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Favorite Medieval Weaponry?

    • 39 posts
    November 5, 2013 3:23 PM EST

    THAT is not a morningstar.

    THIS is a morningstar:

    • 960 posts
    November 5, 2013 3:38 PM EST

    That's a (military)flail, Morningstars did not have a chain.

    Many military flails were often called morningstars, often because of the shape of the 'head', but that's strictly speaking not true.

    • 40 posts
    November 5, 2013 4:26 PM EST

    Incendiary Pigs

    Anti-tank Dogs

    You're welcome. 

    • 39 posts
    November 6, 2013 7:27 AM EST

    Really? Wow.

    D&D WEAPONS LIST! Y U LIE TO ME?!

    • 960 posts
    November 6, 2013 7:29 AM EST

    Did you really expect complete historical accuracy in a game called Dungeons and Dragons? (Especially since it doesn't have our history? I never played it so I'm not sure.)

    • 39 posts
    November 6, 2013 3:21 PM EST

    Yes, actually. most weapons in D&D are historically accurate. Besides magic staves,scrolls, and wands. But other than that, they were all right...besides morningstar, apparently...

    • 661 posts
    November 6, 2013 3:43 PM EST

    Look it up fool. Morning stars, and Flails are not the same thing. They are related in design, and origin. But nonetheless very different weapons. Morning Stars were designed for a higher class of warrior, the Knight. The way it is made is to maim an enemy so that it makes it harder to fight back. Flails were improvised weapons made up of everyday farm tools that were meant for threshing. They were essential weapons in revolutions against land barons. These were designed to kill. Throughout the world you can see many types of Flails. Even Asians used similar weapons.

    Get it? Morning Stars are a strategist's weapon of choice. It could destroy shields, at the same time break bones. The Flail was the peasant's(foot soldiers and such) choice of weaponry. They could storm the gates of enemies, and kill them from a safe distance (much like a Lance or Hal-bred). Epic flail by the way. Where did you get the picture? I especially like this one.

    • 39 posts
    November 6, 2013 3:44 PM EST

    I went to google images and searched "morningstar"...

    • 661 posts
    November 6, 2013 3:56 PM EST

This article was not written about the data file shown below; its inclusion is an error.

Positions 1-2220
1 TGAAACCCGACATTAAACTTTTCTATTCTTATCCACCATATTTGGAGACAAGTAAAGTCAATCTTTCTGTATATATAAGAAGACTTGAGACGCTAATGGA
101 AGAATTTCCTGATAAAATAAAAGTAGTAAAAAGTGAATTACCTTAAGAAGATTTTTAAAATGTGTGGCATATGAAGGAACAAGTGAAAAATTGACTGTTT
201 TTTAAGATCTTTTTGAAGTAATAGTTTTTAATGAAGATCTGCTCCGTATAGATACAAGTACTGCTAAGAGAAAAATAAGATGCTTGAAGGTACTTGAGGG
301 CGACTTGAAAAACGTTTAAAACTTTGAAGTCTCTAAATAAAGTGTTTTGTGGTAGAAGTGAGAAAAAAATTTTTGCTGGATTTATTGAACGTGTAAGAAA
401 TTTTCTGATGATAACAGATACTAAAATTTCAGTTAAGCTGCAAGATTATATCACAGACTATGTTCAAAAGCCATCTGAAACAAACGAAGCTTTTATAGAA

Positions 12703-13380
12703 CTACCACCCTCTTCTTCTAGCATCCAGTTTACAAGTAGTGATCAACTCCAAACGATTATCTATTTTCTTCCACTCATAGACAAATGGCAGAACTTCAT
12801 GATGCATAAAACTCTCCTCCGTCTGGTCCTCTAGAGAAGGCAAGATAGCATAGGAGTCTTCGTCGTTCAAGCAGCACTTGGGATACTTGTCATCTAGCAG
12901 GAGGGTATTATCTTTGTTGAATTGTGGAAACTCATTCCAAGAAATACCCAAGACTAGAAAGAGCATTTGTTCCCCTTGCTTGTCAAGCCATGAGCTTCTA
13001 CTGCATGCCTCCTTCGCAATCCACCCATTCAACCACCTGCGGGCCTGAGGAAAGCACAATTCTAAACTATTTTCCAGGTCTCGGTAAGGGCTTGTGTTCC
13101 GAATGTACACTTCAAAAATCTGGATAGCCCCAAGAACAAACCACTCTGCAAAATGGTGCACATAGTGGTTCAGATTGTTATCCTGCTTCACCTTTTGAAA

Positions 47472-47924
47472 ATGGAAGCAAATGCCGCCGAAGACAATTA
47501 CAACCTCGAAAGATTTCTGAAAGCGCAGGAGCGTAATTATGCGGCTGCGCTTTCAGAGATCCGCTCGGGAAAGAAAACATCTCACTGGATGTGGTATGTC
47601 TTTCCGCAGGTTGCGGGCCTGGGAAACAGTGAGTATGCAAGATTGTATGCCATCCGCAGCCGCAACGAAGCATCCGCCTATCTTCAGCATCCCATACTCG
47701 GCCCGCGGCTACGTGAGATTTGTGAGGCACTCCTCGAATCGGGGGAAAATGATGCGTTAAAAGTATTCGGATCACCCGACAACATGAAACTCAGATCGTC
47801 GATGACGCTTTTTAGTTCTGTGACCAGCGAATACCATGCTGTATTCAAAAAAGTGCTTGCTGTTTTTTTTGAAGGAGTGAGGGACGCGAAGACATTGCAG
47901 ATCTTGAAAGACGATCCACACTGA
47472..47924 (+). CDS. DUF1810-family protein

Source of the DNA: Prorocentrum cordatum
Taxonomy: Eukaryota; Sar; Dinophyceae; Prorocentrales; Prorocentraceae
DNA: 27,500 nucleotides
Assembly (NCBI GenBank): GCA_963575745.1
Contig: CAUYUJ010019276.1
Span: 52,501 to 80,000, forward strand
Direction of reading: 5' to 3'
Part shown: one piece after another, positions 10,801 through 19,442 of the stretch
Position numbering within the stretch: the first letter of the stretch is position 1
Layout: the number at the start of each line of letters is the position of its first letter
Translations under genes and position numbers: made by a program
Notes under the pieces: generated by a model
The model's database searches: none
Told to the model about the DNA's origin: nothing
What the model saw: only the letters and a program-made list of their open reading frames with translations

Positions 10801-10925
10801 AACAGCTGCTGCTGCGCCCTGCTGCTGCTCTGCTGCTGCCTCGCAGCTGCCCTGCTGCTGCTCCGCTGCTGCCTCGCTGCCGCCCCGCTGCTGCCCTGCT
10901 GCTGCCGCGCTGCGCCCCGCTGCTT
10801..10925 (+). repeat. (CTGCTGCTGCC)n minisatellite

Cant blame you for Google's fault then.

    • 26 posts
    November 7, 2013 7:03 AM EST

    Any Polearm weapon.

    • 39 posts
    November 7, 2013 7:05 AM EST

    Can't say it was google's fault, it's mostly my mistake for thinking that ALL D&D weapons were historically accurate. Google supplied the picture that in my head was a morningstar.

    • 253 posts
    November 7, 2013 4:39 PM EST
    Dead bodies infected with the black plague. Combined with catapults, they were the Mongol's own little way of saying "f**k you Europe"!
    • 39 posts
    November 8, 2013 7:29 AM EST

    Oh. Oh my god. I can't believe i forgot the most important weapon.

    I am ashamed. Somehow, someway, I have forgotten...

    The scythe:

    (I know that an HCSS is unrealistic, but if was the first scythe that came up in google...)

    • 74 posts
    November 16, 2013 11:10 PM EST
    The gun shield
    • 75 posts
    January 7, 2014 1:21 AM EST

    The greatsword hands down. 

    • 1913 posts
    January 7, 2014 1:25 AM EST
    Would the falchion count? The curve near the tip of the blade looks amazing, plus the combo of speed and power :)
    • 1913 posts
    January 7, 2014 1:26 AM EST
    Ever seen William Wallace's claymore? An almost 4-5ft long problem solver :)
    • 194 posts
    January 7, 2014 1:40 AM EST

    Gladius sword. Mostly because Roman warriors used them so well to kill their enemies in the most terrifying way... Close. Without a shield and discipline, the sword is pretty shitty. But with those two things, it's the best non-missile weapon.

    • 158 posts
    January 7, 2014 1:47 AM EST

    the weight and balance of a naginata blade is totally different from a katana - the blade shape is broader at the tip.  I trained in aikido, which took a great deal of its strategy from medieval Japanese women's warrior training with naginata.  A beautiful weapon, close to my heart, along with the glaives and halberds that have been getting much love.

    • 158 posts
    January 7, 2014 1:49 AM EST

    on a related note, you might enjoy this documentary - it talks a bit about the influence and connection between damascus steel swords and viking swords...

    http://www.pbs.org/wgbh/nova/ancient/secrets-viking-sword.html

    • 158 posts
    January 7, 2014 1:49 AM EST

    absolutely so.  even the feudal warlord organization of redguard society during that period is reminiscent of late medieval Japan.

    • 158 posts
    January 7, 2014 1:52 AM EST

    gross.

    • 75 posts
    January 7, 2014 10:34 PM EST

    Yep, I wonder how much strength you would need to wield it though.

    • 75 posts
    January 7, 2014 10:35 PM EST

    But the gladius is not a medieval weapon.

  • January 7, 2014 10:40 PM EST

    "There's no resisting the spike"